On Tuesday, May 5, Batswana authorities announced plans to ease nationwide lockdown measures from Friday, May 8, amid the coronavirus disease (COVID-19) pandemic. Businesses and schools will be permitted to reopen as long as they adhere to strict government guidelines. The sale of alcohol and cigarettes will remain prohibited until further notice. Individuals will also be permitted to travel to attend the funeral of an immediate family member or to access a farm, while nonessential travel remains banned. Authorities had earlier announced that the use of face masks in public is mandatory, and those who do not respect the measures will be subject to fines.
Previously, Batswana authorities extended the ongoing nationwide 24-hour lockdown until Thursday, May 7. The lockdown stipulates that individuals must stay at home at all time and need a travel permit to buy essential supplies. President Mokgweetsi Masisi also announced that two weeks of 'sequentially easing' the restrictions would begin after the extended lockdown measures expire.
Additionally, authorities indefinitely suspended all international and domestic commercial flights. The country's land borders have been closed since Tuesday, March 24, with the exception of cargo transportation. Any returning citizen or resident will be subjected to a 14-day quarantine period.
As of Wednesday, May 6, there are 23 confirmed COVID-19 cases and one related fatality nationwide. Further international spread of the virus is expected in the near term.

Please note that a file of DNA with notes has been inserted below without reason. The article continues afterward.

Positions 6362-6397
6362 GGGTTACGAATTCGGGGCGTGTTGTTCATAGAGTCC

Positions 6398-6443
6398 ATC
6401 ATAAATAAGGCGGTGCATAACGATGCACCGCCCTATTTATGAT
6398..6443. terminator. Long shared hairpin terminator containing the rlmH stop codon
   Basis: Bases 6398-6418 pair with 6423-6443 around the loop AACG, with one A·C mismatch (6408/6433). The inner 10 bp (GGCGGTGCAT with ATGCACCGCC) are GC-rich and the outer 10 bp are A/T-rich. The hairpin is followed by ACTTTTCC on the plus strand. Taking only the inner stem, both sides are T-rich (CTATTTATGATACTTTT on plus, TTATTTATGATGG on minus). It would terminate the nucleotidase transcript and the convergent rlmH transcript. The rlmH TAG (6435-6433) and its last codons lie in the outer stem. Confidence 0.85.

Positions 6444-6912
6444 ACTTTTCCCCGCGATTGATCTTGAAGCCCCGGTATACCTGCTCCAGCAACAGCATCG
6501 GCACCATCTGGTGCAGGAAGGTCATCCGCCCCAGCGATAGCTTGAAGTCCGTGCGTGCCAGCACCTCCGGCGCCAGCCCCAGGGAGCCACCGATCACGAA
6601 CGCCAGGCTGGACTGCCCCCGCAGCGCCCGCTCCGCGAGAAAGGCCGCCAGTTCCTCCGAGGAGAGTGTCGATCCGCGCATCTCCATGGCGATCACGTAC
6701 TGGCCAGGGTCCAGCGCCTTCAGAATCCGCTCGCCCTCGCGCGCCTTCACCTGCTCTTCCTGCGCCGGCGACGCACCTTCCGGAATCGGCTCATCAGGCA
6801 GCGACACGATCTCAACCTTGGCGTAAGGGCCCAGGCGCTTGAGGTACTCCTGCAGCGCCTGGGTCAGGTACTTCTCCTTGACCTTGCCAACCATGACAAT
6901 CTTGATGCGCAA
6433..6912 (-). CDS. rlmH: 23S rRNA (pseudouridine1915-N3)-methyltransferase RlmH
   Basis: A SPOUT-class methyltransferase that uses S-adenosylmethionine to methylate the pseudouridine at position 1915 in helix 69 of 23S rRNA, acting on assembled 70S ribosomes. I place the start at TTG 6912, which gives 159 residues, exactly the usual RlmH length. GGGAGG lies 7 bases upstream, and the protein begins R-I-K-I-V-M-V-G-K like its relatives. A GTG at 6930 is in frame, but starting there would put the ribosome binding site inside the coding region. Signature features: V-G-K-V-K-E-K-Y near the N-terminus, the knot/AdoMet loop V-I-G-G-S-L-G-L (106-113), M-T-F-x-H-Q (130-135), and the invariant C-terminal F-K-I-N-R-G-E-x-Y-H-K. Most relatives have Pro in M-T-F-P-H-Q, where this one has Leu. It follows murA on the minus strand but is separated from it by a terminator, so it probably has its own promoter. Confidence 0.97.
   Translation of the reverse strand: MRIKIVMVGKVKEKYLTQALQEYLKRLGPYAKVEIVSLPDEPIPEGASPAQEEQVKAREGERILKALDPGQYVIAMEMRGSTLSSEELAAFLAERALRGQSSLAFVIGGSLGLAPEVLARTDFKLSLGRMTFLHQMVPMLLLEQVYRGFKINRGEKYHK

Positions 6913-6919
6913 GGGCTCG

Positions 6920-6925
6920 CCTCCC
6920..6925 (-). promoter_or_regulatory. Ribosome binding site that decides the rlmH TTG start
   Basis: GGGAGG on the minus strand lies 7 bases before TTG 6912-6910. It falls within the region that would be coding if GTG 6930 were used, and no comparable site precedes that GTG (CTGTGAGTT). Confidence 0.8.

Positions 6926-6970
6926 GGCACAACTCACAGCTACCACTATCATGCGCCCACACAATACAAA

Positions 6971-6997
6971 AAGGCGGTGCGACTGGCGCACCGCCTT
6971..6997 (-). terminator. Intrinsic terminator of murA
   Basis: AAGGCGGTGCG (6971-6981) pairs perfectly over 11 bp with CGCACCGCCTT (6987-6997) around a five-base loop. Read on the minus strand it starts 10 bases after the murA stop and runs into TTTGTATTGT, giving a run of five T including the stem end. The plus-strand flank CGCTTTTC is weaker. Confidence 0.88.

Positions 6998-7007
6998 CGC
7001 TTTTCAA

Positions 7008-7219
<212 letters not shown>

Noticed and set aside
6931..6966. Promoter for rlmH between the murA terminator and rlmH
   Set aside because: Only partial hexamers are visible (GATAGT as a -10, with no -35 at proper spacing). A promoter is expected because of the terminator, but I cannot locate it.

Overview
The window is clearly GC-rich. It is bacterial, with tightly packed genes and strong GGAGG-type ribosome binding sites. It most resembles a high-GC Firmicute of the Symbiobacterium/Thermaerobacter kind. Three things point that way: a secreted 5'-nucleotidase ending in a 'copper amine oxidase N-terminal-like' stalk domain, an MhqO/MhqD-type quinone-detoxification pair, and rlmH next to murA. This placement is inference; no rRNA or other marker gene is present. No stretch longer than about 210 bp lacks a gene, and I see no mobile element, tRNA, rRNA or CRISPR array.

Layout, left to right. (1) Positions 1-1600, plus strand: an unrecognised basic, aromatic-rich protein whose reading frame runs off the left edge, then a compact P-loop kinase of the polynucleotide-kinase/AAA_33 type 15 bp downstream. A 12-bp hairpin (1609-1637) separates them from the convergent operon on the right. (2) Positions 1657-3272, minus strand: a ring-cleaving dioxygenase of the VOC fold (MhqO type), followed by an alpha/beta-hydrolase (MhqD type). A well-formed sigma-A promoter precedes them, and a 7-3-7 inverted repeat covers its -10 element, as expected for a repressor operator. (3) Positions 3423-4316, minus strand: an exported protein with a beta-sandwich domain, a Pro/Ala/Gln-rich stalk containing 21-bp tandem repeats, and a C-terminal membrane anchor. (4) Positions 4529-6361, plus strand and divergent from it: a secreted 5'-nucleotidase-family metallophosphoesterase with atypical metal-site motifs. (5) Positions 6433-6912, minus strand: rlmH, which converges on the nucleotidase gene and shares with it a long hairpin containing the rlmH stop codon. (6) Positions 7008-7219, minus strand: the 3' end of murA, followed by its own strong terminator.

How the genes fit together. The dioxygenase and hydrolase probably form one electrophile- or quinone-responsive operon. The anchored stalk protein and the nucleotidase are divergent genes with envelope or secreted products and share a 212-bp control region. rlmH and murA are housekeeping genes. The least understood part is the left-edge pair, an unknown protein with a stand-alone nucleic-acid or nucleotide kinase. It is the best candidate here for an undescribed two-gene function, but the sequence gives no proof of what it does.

The first case of COVID-19 was reported on December 31 and the source of the outbreak has been linked to a wet market in Wuhan (Hubei province, China). Human-to-human and patient-to-medical staff transmission of the virus have been confirmed. Many of the associated fatalities have been due to pneumonia caused by the virus.
Cases of the virus have been confirmed in numerous countries and territories worldwide. Virus-screening and quarantining measures are being implemented at airports worldwide, as well as extensive travel restrictions. On March 11, the World Health Organization (WHO) declared the global outbreak a pandemic.
Pneumonia symptoms include dry cough, chest pain, fever, and trouble breathing. Pneumonia can be contagious and can be transmitted from human to human. The influenza virus, or the flu, is a common cause of viral pneumonia.
Measures adopted by local authorities evolve quickly, and are usually effective immediately. Depending on the evolution of the outbreak in other countries, authorities are likely to modify, at very short notice, the list of countries whose travelers are subject to border control measures or entry restrictions upon their arrival to the territory in question. It is advised to postpone nonessential travel due to the risk that travelers may be refused entry or be subject to quarantine upon their arrival or during their stay.
To reduce the risk of transmission, travelers are advised to abide by the following measures:
- Frequently clean hands by applying an alcohol-based hand rub or washing with soap and water.
- When coughing and sneezing, cover mouth and nose with a flexed elbow or tissue; if used, throw the tissue away immediately and wash hands.
- If experiencing a fever, cough, difficulty breathing, or any other symptoms suggestive of respiratory illness, including pneumonia, call emergency services before going to the doctor or hospital to prevent the potential spread of the disease.
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